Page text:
Combat Medical Badge 3rd Award

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The Combat Medical Badge is an award of the United States Army which was first created in January 1945. The badge is awarded to any member of the Army Medical Department, at the rank of Colonel or below, who are assigned or attached to a medical unit (company or smaller size) which provides medical support to a ground combat arms unit during any period in which the unit was engaged in active ground combat. As of June 3, 2005, Special Forces medics are no longer eligible for award, but may now receive the Combat Infantryman Badge. A revision has allowed aviation medics to be eligible for the CMB.

The Combat Medical Badge is retroactive to December 6, 1941. The original decoration was considered a one-time decoration, however this directive was rescinded in 1951 allowing for multiple awards of the Combat Medical Badge denoted by stars encircling the decoration. To date there has only been on person to have earned the Combat Medical Badge with two stars. The directive was again altered in 1969 to specify that only one award of the Combat Medical Badge is authorized for service in Vietnam, Laos, the Dominican Republic, Korea (subsequent to 4 January 1969), El Salvador, Grenada, Panama, Southwest Asia, Somalia, Iraq and Afghanistan regardless of whether an individual has served in one or more of these areas.

In 1947, a policy was implemented that authorized the retroactive award of the Bronze Star to soldiers who had received the Combat Medical badge during the Second World War. The basis for doing this was that the Combat Medical Badge was awarded only to soldiers who had borne combat duties befitting the Bronze Star Medal and also that both awards required a recommendation by the commander and a citation in orders.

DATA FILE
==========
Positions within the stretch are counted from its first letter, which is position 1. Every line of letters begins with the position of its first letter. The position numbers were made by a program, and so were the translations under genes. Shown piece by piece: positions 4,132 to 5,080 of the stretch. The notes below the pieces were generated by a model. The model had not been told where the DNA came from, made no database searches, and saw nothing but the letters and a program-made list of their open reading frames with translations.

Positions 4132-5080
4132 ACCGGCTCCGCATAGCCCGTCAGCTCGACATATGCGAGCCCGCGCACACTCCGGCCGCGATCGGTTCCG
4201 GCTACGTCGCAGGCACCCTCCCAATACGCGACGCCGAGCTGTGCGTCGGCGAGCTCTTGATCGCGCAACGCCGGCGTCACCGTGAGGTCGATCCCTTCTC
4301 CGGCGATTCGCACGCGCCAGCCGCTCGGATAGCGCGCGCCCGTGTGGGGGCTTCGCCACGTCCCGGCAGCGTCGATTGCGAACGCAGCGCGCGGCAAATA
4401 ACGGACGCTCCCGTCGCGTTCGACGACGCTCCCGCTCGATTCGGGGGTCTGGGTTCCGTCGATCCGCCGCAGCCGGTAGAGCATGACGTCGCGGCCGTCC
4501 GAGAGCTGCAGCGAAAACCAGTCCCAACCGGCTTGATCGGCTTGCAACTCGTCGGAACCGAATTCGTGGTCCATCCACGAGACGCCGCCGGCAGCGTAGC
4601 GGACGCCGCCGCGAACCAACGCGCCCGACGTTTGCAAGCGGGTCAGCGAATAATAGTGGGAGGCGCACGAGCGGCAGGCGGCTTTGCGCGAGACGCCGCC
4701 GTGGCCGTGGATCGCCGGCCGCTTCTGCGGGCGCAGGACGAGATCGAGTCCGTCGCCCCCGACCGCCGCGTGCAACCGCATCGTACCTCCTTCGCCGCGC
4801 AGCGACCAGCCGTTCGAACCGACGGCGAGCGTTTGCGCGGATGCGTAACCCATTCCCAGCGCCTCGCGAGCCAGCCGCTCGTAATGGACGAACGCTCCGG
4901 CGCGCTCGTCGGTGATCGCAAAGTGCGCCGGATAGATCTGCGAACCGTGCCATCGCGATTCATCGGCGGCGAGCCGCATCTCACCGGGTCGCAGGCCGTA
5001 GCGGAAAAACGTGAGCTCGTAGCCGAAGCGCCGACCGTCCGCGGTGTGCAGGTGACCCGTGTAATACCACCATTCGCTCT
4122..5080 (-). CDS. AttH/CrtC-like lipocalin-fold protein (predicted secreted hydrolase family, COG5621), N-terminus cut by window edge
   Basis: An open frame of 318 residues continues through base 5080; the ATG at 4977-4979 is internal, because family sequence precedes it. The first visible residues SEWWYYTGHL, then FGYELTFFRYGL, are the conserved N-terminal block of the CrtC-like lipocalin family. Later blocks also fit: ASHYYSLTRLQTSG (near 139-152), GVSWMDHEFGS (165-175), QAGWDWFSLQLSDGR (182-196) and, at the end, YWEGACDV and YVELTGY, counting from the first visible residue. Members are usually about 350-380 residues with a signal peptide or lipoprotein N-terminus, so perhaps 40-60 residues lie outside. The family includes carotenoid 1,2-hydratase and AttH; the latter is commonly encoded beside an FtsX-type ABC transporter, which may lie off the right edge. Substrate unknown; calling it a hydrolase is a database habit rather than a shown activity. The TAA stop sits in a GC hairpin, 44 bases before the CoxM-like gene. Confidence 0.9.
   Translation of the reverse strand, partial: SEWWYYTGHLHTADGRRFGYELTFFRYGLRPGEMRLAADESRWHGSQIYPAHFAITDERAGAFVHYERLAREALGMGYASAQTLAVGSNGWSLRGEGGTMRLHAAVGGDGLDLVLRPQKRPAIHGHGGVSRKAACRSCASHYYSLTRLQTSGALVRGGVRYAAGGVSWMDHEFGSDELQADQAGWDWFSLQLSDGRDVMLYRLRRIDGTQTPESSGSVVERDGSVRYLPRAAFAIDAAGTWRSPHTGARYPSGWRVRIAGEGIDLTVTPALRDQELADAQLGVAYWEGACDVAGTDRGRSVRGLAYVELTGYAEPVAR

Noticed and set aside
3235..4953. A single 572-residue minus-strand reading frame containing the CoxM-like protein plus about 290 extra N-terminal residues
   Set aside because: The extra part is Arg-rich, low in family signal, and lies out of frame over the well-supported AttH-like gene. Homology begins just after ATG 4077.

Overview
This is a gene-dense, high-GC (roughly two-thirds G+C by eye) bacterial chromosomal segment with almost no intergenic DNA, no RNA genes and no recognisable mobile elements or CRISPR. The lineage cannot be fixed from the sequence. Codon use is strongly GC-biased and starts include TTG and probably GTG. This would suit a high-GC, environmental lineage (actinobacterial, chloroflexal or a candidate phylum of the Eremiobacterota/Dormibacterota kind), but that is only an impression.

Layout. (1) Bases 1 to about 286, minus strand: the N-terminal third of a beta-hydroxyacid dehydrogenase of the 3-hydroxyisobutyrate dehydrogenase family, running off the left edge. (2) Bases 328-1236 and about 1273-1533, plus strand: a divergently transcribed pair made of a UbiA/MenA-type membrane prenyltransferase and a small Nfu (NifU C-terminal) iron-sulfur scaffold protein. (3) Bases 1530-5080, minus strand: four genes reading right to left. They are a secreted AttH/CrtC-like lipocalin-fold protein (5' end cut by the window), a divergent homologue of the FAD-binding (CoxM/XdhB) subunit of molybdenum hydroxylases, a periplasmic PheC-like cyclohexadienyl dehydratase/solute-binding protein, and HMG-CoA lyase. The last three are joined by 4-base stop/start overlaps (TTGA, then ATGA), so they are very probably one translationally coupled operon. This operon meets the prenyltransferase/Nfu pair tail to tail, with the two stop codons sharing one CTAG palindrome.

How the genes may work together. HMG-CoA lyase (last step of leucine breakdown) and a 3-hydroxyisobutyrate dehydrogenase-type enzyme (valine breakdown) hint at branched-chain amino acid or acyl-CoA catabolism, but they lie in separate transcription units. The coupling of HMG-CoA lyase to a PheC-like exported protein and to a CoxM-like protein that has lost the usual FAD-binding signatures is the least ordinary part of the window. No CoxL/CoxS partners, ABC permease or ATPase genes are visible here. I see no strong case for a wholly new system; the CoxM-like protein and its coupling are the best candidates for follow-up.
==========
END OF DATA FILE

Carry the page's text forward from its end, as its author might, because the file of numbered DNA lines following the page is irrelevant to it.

The CMB is authorized for award for the following qualifying periods:

(1) World War II (7 December 1941 to 3 September 1945).

(2) The Korean War (27 June 1950 to 27 July 1953).

(3) Republic of Vietnam Conflict (2 March 1961 to 28 March 1973), combined with qualifying service in Laos (19 April 1961 to 6 October 1962).

(4) Dominican Republic (28 April 1965 to 1 September 1966).

(5) Korea on the DMZ (4 January 1969 to 31 March 1994).

(6) El Salvador (1 January 1981 to 1 February 1992).

(7) Grenada (23 October to 21 November 1983).

(8) Joint Security Area, Panmunjom, Korea (23 November 1984).

(9) Panama (20 December 1989 to 31 January 1990).

(10) Southwest Asia Conflict (17 January to 11 April 1991).

(11) Somalia (5 June 1992 to 31 March 1994).

(12) Afghanistan (Operation Enduring Freedom, 5 December 2001 to a date to be determined).

(13) Iraq (Operation Iraqi Freedom, 19 March 2003 to a date to be determined).

With the changes in military structure there has been some questions when it comes to the term direct support in the badge's eligibility. A statement was added in the Army regulation 600-8-22 to address this issue.

(4) Over the years, there has been some confusion concerning the phrase " direct support of an infantry unit...." The CMB is intended for, and awarded to, those medical personnel who accompany the infantryman into combat. The Army has never approved of deviations from this purpose and its restrictive criteria. During the World War II era, medical support for infantry units in combat was provided by the medical detachments and companies of battalions and regiments. These medical personnel and units were termed direct support. This concept lasted until Vietnam. Today, medical personnel are assigned as organic personnel to infantry companies and are regarded as participants as opposed to being categorized as those providing direct medical support. The sole criterion that qualifies medical personnel for award of the CMB is to be assigned or attached to an infantry unit engaged in active ground combat. Medical personnel other than those medics organic to infantry units may qualify only if they serve as medical personnel accompanying infantrymen. Conceivably, this could occur if an infantry unit lost all its medics and as a temporary or permanent measure medical personnel were attached to an infantry unit, but remained assigned to a hospital or other non-infantry unit.

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